Coherent Correlation Imaging Helps Understand Changes in Magnetic Materials


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May 17, 2023

Coherent Correlation Imaging Helps Understand Changes in Magnetic Materials

Brookhaven National Laboratory, Upton, NY On the near-atomic level, magnetism

Brookhaven National Laboratory, Upton, NY

On the near-atomic level, magnetism is made of many ever-shifting kingdoms — called magnetic domains — that create the magnetic properties of the material. While scientists know these domains exist, they are still looking for the reasons behind this behavior.

Now, a collaboration lead by scientists from the U.S. Department of Energy's Brookhaven National Laboratory, Helmholtz-Zentrum Berlin (HZB), the Massachusetts Institute of Technology (MIT), and the Max Born Institute (MBI) published a study in Nature in which they used a novel analysis technique — called coherent correlation imaging (CCI) — to image the evolution of magnetic domains in time and space without any previous knowledge. The scientists could not see the "dance of the domains" during the measurement but only afterward, when they used the recorded data to "rewind the tape."

The "movie" of the domains shows how the boundaries of these domains shift back and forth in some areas but stay constant in others. The researchers attribute this behavior to a property of the material called "pinning." While pinning is a known property of magnetic materials, the team could directly image for the first time how a network of pinning sites affects the motion of interconnected domain walls.

"Many details about the changes in magnetic materials are only accessible through direct imaging, which we couldn't do until now. It's basically a dream come true for studying magnetic motion in materials," said Wen Hu, Scientist at the National Synchrotron Light Source II (NSLS-II) and co-corresponding author of the study.

The researchers expect CCI to help unlock other properties of the microcosm of magnetism — such as degrees of freedom or hidden symmetries — that previously weren't accessible through other techniques. CCI's usefulness also represents a breakthrough beyond magnetic materials since the technique can be transferred to different measurement techniques and research areas. One area that might benefit the most from understanding the movement of magnetic domains on the nanoscale is novel computing. Novel memory technology could leverage special magnetic domains called "skyrmions."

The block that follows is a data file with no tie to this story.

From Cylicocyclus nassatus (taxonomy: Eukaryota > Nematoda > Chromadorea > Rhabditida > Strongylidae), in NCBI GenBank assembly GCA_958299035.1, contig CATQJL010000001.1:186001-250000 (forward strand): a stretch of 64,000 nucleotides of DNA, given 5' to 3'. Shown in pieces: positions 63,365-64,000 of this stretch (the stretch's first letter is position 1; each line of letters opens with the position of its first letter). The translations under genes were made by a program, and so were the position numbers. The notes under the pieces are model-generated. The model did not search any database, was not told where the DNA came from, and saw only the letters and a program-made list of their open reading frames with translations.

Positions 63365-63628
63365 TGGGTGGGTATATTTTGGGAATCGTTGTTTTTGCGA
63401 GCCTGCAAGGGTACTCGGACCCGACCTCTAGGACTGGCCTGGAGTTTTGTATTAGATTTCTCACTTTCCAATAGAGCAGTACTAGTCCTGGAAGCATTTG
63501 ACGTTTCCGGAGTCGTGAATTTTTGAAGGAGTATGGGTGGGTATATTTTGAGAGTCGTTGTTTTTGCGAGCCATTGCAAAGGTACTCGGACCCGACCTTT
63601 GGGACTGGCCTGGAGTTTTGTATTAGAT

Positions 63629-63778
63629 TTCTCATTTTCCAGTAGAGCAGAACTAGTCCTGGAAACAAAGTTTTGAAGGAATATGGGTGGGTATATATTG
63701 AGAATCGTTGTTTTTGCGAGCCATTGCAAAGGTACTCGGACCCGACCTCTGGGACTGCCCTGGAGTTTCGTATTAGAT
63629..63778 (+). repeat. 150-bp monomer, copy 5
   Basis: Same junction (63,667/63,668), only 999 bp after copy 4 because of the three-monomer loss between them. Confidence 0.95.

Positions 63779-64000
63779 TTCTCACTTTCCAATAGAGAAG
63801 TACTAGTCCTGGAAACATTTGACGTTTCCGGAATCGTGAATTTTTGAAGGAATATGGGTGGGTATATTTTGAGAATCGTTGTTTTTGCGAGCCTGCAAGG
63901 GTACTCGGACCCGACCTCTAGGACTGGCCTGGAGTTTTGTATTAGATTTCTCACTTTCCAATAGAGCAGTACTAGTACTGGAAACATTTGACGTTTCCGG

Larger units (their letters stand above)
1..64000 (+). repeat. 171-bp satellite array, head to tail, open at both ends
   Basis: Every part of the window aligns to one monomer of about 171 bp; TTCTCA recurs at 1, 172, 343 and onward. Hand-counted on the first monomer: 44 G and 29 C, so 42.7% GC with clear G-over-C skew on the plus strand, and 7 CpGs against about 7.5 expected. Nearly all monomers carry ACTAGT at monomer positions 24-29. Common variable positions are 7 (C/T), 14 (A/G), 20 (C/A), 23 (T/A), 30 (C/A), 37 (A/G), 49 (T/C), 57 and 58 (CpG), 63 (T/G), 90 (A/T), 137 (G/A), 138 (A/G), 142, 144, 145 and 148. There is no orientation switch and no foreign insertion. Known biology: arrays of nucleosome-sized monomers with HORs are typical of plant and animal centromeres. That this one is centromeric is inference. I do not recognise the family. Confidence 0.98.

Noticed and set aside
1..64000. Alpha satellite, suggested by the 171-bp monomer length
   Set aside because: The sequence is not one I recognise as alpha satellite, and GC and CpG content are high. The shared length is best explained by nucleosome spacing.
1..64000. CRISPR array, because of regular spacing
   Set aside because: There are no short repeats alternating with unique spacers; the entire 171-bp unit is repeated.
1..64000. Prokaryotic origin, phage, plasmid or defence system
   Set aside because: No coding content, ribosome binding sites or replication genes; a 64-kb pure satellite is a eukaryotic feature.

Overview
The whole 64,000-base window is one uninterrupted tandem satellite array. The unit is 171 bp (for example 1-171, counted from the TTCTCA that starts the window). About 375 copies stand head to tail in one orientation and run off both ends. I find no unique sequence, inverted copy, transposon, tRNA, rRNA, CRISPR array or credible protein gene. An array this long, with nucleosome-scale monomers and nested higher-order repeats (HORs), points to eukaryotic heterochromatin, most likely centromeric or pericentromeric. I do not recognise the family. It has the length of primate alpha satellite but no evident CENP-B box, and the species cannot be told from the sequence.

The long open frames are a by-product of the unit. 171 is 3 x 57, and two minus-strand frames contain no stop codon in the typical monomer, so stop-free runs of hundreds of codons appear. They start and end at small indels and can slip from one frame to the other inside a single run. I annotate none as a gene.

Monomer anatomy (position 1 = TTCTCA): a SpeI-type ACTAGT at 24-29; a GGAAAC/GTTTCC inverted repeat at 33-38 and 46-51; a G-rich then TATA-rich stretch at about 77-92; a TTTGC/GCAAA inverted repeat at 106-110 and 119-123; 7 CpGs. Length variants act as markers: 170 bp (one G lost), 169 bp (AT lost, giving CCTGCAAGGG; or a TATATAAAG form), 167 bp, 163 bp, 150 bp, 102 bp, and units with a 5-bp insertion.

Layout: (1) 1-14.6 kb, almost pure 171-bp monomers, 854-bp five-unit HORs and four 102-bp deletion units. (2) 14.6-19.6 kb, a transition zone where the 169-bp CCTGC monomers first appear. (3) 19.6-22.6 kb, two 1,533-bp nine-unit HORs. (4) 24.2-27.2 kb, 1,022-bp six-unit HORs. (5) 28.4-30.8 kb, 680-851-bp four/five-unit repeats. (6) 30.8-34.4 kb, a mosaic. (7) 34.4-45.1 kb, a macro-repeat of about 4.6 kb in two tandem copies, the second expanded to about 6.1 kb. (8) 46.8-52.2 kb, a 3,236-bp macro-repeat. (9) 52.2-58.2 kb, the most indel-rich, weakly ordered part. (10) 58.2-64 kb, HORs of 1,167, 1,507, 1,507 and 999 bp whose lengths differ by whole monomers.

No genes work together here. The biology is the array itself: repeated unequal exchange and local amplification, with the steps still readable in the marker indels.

"Skyrmions are interesting for artificial intelligence computing because they possess a property that is similar to our short-term memory," said Felix Büttner, Group Leader at Helmholtz-Zentrum Berlin, Professor at the University of Augsburg and co-corresponding of the study. "In current computing architectures everything is linear, which means that the memory is separated from the processor. This is not an issue for most applications but, for example, it makes speech recognition difficult. In speech recognition, the computing part only processes the incoming words, but doesn't remember what has been said previously. In addition, sending that information back from the memory takes a lot of energy. By using skyrmions, we may be able to harness their short-term memory in some way and avoid these issues," he added.

However, before engineers can develop technology that uses this feature, they first need to understand how to manipulate skyrmions and other magnetic domains. They hope that many other research groups will benefit from CCI. While they prepare for applying CCI to a broader range of previously inaccessible dynamics as well as expanding the technique to other x-ray sources, they’re also working on implementing machine learning to make the CCI analysis less manual and more accessible by an even broader community.

For more information, contact Cara Laasch at This email address is being protected from spambots. You need JavaScript enabled to view it.; 631-344-8000.

This article first appeared in the June, 2023 issue of Tech Briefs Magazine.

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